“Well, I shouldn’t have said it the way I said it.”
“I’ll give you that,” Heero allowed. “It hurt, and, honestly, it kinda still hurts to remember it.”
Even more faintly and unhappily this time, Quatre repeated, “I’m so sorry.”
“I forgive you,” replied Heero immediately.
Quatre gave a self-deprecating snort. “Just like that, huh?”
“Yeah.” Heero raised his hands one at a time to illustrate his two points. “You hurt me, and I forgive you.” As he watched fresh tears spring into Quatre’s tired eyes he added, “I think you’ll do better if you know exactly where we stand.” He feared that, despite his entirely believing it, if he walked in here and said, ‘None of it was your fault,’ Quatre would only feel worse. “You hurt me,” he reiterated, “and I forgive you: that’s what you have to deal with.”
“I hurt more than just you.”
“I think this applies to everything you said and did. You’re… sometimes stupidly responsible about things, so of course you can’t just let go of something you did wrong, no matter what the circumstances were. You hurt people, and they forgive you, and you have to learn to accept that. It’ll be completely understandable if it takes you a while and you have to struggle for it.”
Abruptly Quatre threw his arms around Heero, pushing forward into a close embrace. “Thank you,” he said brokenly. “You’re right: I appreciate you putting it that way.” After a moment he added, “And I’m sorry… you’re not really a huggy person.”
“But you are,” Heero replied, any awkwardness that might have colored his tone overridden by his amusement and the relief he felt at Quatre’s altered demeanor. “Whatever it takes.” The truth was that Quatre was also one of very few people in the world Heero was (more or less) comfortable accepting this kind of physical demonstration from, and he didn’t mind too terribly raising his arms to squeeze him in return.
For several seconds — probably not as long as Quatre would have liked, but longer than Heero did, though he didn’t begrudge it him — Quatre dragged out the hug, then finally let go and stepped back. He didn’t exactly look happier than before, but there was a new determination about him that had replaced the vulnerability.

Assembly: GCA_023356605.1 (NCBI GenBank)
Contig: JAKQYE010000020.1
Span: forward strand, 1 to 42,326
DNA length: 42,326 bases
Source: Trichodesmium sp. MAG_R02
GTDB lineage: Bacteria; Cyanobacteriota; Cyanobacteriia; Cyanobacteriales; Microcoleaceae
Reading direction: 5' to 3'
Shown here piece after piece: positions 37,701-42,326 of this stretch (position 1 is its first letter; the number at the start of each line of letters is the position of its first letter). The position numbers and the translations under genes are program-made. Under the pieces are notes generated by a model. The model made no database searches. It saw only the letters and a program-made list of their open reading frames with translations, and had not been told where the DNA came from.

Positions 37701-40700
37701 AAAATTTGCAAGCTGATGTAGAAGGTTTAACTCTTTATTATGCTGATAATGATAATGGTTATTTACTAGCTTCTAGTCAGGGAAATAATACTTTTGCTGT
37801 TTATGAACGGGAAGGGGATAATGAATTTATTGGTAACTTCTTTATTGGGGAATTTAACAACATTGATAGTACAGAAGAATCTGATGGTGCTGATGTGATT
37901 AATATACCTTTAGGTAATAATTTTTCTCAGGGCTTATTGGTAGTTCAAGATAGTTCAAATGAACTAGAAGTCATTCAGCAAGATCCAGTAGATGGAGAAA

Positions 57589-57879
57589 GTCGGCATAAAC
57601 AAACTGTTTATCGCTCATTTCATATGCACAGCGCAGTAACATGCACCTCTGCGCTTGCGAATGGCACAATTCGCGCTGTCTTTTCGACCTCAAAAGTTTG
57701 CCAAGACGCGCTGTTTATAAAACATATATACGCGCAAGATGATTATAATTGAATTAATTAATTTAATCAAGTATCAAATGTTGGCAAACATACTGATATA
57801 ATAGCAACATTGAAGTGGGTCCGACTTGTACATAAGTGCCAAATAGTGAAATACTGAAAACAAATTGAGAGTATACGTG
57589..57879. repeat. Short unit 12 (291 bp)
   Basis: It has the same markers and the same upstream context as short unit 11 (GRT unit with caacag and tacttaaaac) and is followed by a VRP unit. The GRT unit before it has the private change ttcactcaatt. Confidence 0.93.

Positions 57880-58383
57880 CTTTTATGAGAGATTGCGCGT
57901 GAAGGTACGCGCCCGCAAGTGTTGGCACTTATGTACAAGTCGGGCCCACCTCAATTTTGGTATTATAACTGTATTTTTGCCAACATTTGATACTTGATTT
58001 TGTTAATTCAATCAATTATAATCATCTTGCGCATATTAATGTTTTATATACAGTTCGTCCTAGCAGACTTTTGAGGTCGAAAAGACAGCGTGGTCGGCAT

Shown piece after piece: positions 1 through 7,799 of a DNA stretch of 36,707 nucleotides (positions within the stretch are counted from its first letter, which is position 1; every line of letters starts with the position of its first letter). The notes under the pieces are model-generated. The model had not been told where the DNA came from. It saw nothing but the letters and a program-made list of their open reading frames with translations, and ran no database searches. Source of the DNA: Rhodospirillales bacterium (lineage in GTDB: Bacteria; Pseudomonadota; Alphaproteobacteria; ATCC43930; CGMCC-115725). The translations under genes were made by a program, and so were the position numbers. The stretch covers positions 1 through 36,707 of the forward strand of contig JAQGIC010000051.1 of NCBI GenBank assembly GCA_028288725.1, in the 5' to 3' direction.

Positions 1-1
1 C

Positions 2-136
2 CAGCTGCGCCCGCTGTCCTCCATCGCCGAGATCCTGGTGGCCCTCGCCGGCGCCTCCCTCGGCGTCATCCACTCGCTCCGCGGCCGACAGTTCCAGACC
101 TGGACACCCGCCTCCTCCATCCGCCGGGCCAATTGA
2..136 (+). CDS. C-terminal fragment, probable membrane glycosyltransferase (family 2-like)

“You’re going to be OK…” Heero wasn’t sure whether he was asking or commanding.
Quatre took a deep breath and then puffed it out in a sound like a sigh that was trying to be anything else. “It feels really good not to be angry.” He said it like an admission of wrongdoing, which fit perfectly with his next words: “I feel a little guilty about feeling so much better, but feeling this much better — and some things you and Trowa have said — makes me believe I should be OK.
“Right now,” he went on, “I want to curl up in a ball and avoid the whole world for a while — so it’s lucky it’s Friday — but at the same time I’m just so happy not to be hating the whole world anymore, which is a strange contrast. I feel guilty about being so happy, like I said, and guilty and unhappy about how I’ve been behaving, especially what I’ve said and done to my friends. And then, again, at the same time, I feel incredibly blessed and grateful to have you guys around, to have friends who would go all the way across the country to drag me back home and then jump straight into trying to make me feel better even after everything I’ve done.” Quatre shook his head, and this sigh sounded much more like a sigh, perhaps even a little like a sob.
Heero usually wasn’t able to come up with quotes at appropriate moments — Duo was not only much more skilled at that than he was, but much more inclined to try — so he was rather pleased with himself now when he managed, “One person can’t feel all that at once. They’d explode.”
Weakly Quatre laughed, and hugged Heero once more. “Thank you for everything,” was his muffled statement. “Thanks for being my friend.”
“It would take more than a magical bad mood to change that,” Heero replied seriously.
“Speaking of magic…” said Quatre as he again pulled out of the hug. “Well, first, I apologize for being so snippy about it before. I didn’t even realize I was jealous about being the only one without magic until all that nonsense brought it out.”
“It makes sense to be jealous,” Heero shrugged. Then, when it looked like Quatre might press the issue, he added more pointedly, “I forgive you for that too.”
Quatre pursed his lips briefly, then let out another sighing breath. Accepting clemency really was going to be his major struggle in days to come. “Anyway,” he said at last, “I understand I’ve entirely missed the beginning of your magic.”